But that is not the important thing and we are losing the trail here through digressing -- the point to all of this is that in its short few years Minecraft has penetrated both Geek Culture and Popular Culture as deep as -- and perhaps in some ways deeper than -- Magic ever did, and that is a very profound accomplishment when you consider that at one time MtG was commonly known as "flat Crack!" 

References to the game are showing up in TV shows, comics, and even fiction books whose characters play the game.  It has arrived -- it needs a publicist!  It has become a character in its own right!

-- Tracking the Market Penetration Signs --

In the world of video games there are certain signs that indicate when a game has crossed over the line from being merely popular to being culturally significant -- and one of the first such signs is that it gets mentioned in the online comic strip Penny Arcade.  Now before you point out that when the blokes from Penny Arcade got into bed with Blizzard and began outright shilling for World of Warcraft, I think it is only fair to mention that both Game and Tycho *play* WoW -- so it is a lot different than if, for example, the case of Big Bang Theory focus on WoW for an episode; that would be product placement, whereas the appearance of WoW in Penny Arcade was more like one long homage.

In a 2010 blog post (, Tycho reflects upon Gabe being sucked into the world of Minecraft, and offering his own take on the nature of the game: "I have heard him suggest that the game is crack, but it’s more like all of the ingredients and equipment that you need to make crack, which I’d say is worse.  It’s like: give a man some crack, and he’ll…  but if you teach him to make crack, and then…  There must be a saying that explains all this, surely.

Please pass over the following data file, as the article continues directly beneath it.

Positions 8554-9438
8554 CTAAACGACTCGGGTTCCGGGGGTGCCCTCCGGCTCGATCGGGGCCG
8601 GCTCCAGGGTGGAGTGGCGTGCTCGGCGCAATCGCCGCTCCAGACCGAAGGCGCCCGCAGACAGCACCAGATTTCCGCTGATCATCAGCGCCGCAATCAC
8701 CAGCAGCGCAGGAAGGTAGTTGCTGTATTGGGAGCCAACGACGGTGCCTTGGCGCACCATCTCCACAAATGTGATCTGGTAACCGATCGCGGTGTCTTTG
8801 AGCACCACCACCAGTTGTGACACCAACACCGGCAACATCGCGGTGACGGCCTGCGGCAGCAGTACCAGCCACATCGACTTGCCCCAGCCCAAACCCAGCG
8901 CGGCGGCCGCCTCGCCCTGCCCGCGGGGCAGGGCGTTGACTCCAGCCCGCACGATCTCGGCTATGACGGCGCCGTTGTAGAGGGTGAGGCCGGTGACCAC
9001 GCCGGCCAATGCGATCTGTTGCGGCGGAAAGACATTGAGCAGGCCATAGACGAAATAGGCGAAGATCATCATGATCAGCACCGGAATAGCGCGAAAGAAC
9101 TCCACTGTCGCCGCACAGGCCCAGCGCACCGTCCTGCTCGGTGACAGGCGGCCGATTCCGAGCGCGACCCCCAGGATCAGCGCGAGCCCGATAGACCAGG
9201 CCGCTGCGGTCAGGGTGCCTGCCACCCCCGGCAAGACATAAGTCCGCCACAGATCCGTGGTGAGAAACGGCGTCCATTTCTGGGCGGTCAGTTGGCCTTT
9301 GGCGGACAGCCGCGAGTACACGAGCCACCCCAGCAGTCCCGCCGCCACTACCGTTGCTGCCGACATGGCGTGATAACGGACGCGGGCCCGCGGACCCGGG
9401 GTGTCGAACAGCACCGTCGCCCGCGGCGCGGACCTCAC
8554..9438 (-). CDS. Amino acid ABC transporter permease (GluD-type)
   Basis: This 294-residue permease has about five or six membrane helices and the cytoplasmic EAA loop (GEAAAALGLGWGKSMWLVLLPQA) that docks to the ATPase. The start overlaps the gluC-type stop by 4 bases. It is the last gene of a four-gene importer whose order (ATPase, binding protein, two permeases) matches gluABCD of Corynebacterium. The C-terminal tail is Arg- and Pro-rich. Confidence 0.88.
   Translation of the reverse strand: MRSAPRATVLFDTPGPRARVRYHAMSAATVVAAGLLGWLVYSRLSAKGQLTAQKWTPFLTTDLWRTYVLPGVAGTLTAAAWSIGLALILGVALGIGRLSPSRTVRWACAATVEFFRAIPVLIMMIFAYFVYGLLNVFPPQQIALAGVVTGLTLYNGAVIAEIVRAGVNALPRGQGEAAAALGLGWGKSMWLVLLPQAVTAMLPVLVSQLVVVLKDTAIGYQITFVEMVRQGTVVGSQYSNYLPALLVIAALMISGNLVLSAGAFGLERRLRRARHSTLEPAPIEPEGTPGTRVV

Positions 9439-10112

What he means is that the game is addictive - and that is a fair claim!  The important thing though is that Minecraft ended up being featured in Penny Arcade (the comic) as well as appearing at Penny Arcade (the Gaming Expo), so hey, win-win for sure but the point is that this is one of the first signs in modern gaming that a game has arrived and is important.  If you needed proof of that, look at this strip from Penny Arcade:

Like the previous comment on Magic the Gathering, you sort of have to play the game to really appreciate what is being said here between the lines...

"8-Times the Size of Earth, and Twice as fun!"

The quote above was recently heard on the radio as we drove from Amsterdam's Schiphol Airport to Alkmaar, the other cheese city in Holland (Gouda and Alkmaar are famous for their cheeses) -- the DJ was talking about this great new game he was playing called Minecraft as the "theme" for that hour of the morning drive time -- and was playing songs that he said he liked to listen to while playing the game... 

What he was talking about is the fact that the surface area of the world of Minecraft is eight-times the size of the surface area of the Earth -- and considering that there is no GPS service in Minecraft, no phone to dial 000 / 911 / 999 on, it would be a really good idea not to get lost...  As for it being merely twice as fun, we suspect that is probably an insult to Notch and Mojang -- Minecraft is easily three-times as fun, we are just saying...

-- 2011 New York Comic Con: The In-Joke? --